In the interior the seats are wrong, and those seat rails are bloody awful. And the instrument binnacle should be oval shape, not square. This one is probably an aftermarket item.

    Probably an easy resto of the body before the paint, but the new owner will need to do some parts chasing to get it right, assuming that he wants it that way instead of messed with—-I mean “modified”.

    I owned a regular Mini for about 3 days once, then had to sell it. They are just not for me. Maybe part of my problem is that I drove a real Mini Cooper with one of the larger engines and it drove so well and sounded so good that I guess I couldn’t make do with a regular Mini after that. There really is a very big difference.

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  10. Simon

    The car is chassis number M/A2S4SL – 148597

    The general format for these early cars is:


    First position (“A” in the above example):

    A = Austin (other than Cooper and S)

    C = Austin Cooper or Austin Cooper S

    K = Morris Cooper or Cooper S

    M =Morris

    R = Riley

    W = Wolseley

    Second position (also “A” in the above example):

    = A series engine. Any standard Mini engine for the period:


    970cc Cooper S

    997cc Cooper

    998cc Cooper and non-Cooper

    1071cc Cooper S

    1275cc Cooper S

    Third position(s) (“2S” in the above example):

    = Body type:

    2S = 2-door saloon/sedan. Caution: bureaucratic bungles often interpret this as 25 (twenty-five)

    B = Moke (“Buckboard”!)

    U = Pick-up. Caution: U and V can be mistaken one for the other.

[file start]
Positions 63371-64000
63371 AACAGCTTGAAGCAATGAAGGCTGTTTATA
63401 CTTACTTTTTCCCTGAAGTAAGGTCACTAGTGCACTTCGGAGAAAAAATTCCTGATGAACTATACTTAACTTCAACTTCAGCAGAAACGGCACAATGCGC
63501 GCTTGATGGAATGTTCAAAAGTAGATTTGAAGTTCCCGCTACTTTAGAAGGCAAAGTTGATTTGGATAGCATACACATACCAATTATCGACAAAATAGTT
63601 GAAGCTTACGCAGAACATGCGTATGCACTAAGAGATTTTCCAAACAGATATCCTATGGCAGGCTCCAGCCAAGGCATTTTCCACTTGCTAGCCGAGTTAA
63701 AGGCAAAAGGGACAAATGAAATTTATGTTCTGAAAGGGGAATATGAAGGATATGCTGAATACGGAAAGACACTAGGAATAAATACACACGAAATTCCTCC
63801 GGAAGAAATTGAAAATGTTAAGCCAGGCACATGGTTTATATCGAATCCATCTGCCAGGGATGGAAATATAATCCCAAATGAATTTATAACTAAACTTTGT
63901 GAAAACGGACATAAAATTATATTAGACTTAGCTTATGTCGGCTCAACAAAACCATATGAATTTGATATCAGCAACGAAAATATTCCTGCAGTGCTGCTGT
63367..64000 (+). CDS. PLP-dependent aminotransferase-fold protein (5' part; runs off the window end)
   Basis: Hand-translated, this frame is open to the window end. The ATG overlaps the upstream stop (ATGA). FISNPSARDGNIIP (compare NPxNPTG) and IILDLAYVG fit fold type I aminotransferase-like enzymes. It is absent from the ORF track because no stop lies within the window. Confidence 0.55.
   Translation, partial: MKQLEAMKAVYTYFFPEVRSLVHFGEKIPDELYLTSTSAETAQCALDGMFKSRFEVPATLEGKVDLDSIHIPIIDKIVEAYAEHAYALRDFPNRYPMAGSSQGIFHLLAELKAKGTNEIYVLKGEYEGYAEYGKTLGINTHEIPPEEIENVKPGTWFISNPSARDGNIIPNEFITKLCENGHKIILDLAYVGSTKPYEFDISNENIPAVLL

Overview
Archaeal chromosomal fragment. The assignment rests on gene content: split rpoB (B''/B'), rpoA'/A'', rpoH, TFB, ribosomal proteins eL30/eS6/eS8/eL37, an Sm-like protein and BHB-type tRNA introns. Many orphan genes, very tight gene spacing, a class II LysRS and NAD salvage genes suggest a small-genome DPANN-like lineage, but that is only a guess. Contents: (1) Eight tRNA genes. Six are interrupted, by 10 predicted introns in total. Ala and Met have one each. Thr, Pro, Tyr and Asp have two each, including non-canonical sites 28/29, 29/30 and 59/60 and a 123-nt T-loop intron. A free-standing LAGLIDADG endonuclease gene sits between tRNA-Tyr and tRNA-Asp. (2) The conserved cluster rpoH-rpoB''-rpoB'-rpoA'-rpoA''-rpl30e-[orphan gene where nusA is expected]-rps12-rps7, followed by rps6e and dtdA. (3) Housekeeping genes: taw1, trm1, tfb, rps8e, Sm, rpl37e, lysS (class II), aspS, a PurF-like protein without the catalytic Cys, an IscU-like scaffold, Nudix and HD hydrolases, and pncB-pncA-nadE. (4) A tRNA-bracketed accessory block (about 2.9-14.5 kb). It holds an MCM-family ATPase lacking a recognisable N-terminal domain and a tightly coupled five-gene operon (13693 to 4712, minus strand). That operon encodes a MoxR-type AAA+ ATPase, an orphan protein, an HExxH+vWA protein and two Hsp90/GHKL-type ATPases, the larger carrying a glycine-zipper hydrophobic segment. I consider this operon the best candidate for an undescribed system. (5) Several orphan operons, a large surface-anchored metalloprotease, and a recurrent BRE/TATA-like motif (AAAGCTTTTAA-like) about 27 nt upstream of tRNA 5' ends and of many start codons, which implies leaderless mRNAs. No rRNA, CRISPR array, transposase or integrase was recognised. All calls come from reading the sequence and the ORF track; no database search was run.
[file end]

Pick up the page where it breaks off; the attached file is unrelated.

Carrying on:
V = Panel van. Caution: U and V can be mistaken one for the other.

    W = Estate (with or without wood). Officially, “Dual-purpose”

    Fourth position (“7” in the above example):

    = Series of Austin, or Morris, etc.:

    1 = Mk I Riley Elf, Wolseley Hornet, and Austin/Morris Moke

    2 = Mk II Riley Elf or Wolseley Hornet

    3 = Mk III Riley Elf or Wolseley Hornet

    4 = Mk I Morris

    6 = Mk II Morris

    7 = Mk I Austin

    B = Mk II Austin

    Fifth position (“L” in the above example):

    D = De-Luxe.

    L = Left hand drive. Right hand drive was not designated

    S = Super De-Luxe

    Number positions (“###” in the above example):

    = The sequential build number:

    Standing these data the Mini chassis M/A2S4SL – 148597 is:

    M: Morris

    A: engine 848 (included in the standard Mini engines of the period)

    2S: 2 doors saloon/sedan

    4: MK I Morris

    S: Super De-Luxe

    L: Left Hand Drive

    148597: 1962 chassis number

    There is a register where is stated the first Super De-Luxe chassis was the number 148817, built in 1962.

    This car is probably a pre-series of the Super De-Luxe and possibly one of the first prepared by Cooper.

    By these proofs there is no doubt the car is a 1962 Mini Morris MK I (as also stated in the Italian papers of the car).

    In more than 50 years is quite frequent a car can be updated/modified with features of the newer models.

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  11. DT

    This is a race car, thats a Weber for a carb, But I still thought a mini cooper was an Austin and they had 1275’s

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  12. Nicolas

    My friend had one Mini Cooper s and one base Mini, one day we went to the restaurant on our break from work with the Cooper, this little beast was a blast to ride in it, just turning corner with it was hair raising. I kept a good souvenir of the little car.

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  13. cliffyc

    It’s a Mk II body,they have a larger rear window and the previously noted square post ’67 rear lamps. Not surprised it has been rebodied as rust or crash damaged from being rallied. The clues are there,the roll cage,Weber carb,bucket seats and map light on passenger side hint at that. It is showing signs of a heavyish hit at the front the bonnet is out of line,broken light and front grille area is pushed back. Any potential buyer should check the subframe at the front as it could have been a big impact. Had a Mini Pick Up as my first car,it had a 1075cc engine so was pretty fast as they don’t weigh much! and it was British Racing green too. Great little project for someone they make a cheap fun rally car for historic racing.

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  14. Alan (Michigan)